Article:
Asthma impacts time to pregnancy

November 21, 2013
Miranda Hester
Miranda Hester

Ms. Hester is Content Specialist with Contemporary OB/GYN and Contemporary Pediatrics.

Asthmatic women may take longer to become pregnant, according to a new study published in The European Respiratory Journal.

 

 

 

Asthmatic women may take longer to become pregnant, according to a new study published in The European Respiratory Journal.

Researchers from the Bispebjerg University Hospital in Denmark studied 15,250 Danish twins, aged 12 to 41 years, who had participated in a questionnaire study that included questions about asthma and fertility. The women were divided into asthmatic or non-asthmatic groups and the asthmatic group was further divided into treated and non-treated asthmatics. Multiple regression analysis was used to study the difference in time to pregnancy and pregnancy outcomes in asthmatic and non-asthmatic women.

The time to pregnancy for women with asthma was longer than in women without the condition, 27% vs. 21.6%, odds ratio (OR) = 1.31 (1.1 – 1.6), P = 0.009. The association remained significant even after age, age at menarche, body mass index, and socioeconomic status were taken into account (P = 0.05 OR 1.25 [1 – 1.6]). The effect of asthma on fertility was more pronounced in women older than age 30 (32.2% vs. 24.9%, P = 0.04, OR = 1.44 [1.1 – 1.9]).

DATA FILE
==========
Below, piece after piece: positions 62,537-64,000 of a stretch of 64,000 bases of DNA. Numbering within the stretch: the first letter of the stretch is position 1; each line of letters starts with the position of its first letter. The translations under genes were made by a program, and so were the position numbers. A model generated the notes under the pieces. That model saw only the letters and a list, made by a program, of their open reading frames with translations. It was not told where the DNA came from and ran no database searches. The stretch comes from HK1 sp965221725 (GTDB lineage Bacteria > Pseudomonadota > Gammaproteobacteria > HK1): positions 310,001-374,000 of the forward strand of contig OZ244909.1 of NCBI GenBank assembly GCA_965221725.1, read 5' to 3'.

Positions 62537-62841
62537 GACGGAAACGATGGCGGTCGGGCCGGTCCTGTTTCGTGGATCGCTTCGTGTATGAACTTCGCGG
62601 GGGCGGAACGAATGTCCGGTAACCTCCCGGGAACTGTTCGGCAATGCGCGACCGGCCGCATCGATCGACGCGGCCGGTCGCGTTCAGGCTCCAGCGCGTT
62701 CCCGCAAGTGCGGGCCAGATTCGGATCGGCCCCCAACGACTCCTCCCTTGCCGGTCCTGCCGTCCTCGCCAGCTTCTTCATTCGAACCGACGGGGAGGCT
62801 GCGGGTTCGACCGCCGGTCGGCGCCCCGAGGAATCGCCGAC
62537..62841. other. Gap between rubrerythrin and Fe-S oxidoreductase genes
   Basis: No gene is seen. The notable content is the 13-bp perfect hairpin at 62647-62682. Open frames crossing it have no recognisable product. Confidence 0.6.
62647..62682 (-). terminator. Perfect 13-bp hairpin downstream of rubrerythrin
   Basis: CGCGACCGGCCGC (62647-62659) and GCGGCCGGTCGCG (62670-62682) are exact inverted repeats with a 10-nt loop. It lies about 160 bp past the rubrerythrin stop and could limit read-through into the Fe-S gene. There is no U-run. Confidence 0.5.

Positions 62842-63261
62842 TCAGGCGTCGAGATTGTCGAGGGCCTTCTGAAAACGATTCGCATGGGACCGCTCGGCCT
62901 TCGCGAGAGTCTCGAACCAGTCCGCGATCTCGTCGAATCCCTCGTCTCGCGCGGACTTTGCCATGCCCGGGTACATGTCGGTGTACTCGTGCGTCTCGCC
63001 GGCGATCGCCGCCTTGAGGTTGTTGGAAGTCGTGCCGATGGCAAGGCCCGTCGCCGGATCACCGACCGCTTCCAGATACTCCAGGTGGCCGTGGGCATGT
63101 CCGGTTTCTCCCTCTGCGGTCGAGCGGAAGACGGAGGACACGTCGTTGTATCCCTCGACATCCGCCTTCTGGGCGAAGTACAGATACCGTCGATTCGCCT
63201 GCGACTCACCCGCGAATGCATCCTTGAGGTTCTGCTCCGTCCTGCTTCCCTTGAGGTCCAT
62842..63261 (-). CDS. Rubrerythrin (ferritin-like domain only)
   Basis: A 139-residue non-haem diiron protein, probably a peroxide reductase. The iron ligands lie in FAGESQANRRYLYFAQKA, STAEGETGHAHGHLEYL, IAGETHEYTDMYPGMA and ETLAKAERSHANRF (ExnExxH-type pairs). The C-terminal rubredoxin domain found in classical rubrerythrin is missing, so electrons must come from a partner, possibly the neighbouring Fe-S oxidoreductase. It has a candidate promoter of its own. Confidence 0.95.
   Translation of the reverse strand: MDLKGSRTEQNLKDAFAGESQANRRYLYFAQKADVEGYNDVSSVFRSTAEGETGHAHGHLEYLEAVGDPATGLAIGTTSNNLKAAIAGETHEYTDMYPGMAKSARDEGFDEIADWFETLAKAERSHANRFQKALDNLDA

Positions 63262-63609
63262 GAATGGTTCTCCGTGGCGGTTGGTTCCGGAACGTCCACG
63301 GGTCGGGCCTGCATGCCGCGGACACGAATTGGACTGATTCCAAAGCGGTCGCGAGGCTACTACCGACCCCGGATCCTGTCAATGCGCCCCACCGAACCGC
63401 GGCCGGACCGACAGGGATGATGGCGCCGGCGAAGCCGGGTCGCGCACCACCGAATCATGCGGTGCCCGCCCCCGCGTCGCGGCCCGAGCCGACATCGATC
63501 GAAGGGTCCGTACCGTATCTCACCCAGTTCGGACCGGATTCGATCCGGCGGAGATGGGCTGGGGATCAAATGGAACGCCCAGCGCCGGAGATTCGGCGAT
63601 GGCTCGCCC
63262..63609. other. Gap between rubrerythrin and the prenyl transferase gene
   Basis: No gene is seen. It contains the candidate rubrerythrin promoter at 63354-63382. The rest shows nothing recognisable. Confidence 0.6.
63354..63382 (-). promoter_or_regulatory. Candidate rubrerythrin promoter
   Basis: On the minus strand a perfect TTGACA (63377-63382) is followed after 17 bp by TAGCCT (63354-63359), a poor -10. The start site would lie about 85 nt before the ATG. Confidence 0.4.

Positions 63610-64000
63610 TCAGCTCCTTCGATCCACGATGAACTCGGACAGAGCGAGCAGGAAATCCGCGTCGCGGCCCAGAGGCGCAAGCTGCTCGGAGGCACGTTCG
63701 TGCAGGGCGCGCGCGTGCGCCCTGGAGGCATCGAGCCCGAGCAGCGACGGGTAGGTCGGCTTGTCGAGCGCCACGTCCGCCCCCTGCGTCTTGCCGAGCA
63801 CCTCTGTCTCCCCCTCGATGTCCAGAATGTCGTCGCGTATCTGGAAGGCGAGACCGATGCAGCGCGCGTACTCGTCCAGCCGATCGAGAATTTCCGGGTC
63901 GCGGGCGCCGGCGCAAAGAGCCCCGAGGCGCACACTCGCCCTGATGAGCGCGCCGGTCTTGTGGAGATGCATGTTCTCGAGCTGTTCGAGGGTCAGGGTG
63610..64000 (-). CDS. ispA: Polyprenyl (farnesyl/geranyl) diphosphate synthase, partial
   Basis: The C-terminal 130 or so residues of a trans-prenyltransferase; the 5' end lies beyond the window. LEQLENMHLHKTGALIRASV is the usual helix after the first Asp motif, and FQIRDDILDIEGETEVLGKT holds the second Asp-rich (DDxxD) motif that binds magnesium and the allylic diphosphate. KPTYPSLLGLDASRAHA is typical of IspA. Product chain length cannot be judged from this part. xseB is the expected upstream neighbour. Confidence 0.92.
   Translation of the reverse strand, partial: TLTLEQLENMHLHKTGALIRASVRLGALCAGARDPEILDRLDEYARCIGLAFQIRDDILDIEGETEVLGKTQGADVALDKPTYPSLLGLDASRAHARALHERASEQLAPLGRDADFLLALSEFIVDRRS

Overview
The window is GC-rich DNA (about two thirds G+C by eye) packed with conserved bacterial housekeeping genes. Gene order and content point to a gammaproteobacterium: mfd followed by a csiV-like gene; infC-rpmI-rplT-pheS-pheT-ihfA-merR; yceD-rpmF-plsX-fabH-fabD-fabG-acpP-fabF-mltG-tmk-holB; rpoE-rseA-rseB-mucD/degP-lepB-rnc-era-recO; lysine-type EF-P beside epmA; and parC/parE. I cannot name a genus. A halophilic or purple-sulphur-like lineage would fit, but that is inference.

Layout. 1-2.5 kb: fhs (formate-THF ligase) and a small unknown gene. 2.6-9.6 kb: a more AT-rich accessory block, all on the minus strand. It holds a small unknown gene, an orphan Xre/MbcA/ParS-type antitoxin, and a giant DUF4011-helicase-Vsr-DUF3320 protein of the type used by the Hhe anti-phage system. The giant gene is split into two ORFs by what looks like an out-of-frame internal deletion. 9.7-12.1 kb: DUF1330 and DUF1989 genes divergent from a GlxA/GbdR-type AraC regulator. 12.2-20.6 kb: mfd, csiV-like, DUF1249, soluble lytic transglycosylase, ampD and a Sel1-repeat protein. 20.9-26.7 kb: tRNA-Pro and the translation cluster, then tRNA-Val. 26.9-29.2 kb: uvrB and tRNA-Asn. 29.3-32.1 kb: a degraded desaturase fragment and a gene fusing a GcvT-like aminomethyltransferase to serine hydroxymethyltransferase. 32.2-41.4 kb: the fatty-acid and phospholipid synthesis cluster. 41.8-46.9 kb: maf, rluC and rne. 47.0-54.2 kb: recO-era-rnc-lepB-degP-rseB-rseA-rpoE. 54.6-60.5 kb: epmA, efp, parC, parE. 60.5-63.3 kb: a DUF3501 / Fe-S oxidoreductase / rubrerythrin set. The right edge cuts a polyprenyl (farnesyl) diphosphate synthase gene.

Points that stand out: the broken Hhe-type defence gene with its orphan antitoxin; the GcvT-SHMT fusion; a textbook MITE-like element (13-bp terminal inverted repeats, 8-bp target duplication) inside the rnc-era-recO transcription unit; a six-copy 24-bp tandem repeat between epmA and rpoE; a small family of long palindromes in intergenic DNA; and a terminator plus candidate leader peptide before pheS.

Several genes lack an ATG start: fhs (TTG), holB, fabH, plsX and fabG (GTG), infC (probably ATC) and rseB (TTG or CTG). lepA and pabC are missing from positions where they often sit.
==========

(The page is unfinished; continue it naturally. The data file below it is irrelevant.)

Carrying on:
Women who did not treat their asthma had a significantly elevated risk of prolonged time to pregnancy, compared to healthy women (OR = 1.79 (1.22 – 2.66), P = 0.004). Treated asthma also was associated with delay in achieving pregnancy (OR = 1.40, p = 0.004), but less so than in women in the untreated arm.

The study authors concluded that asthma can cause a delay in becoming pregnant and that it can become more pronounced if the condition is not treated or if a woman is older than age 30. However, they found that asthmatic women tended to begin their families earlier than non-asthmatics, meaning that the average number of children was roughly equal.

 

 

 

To get weekly advice for today's Ob/Gyn, subscribe to the Contemporary Ob/Gyn Special Delivery.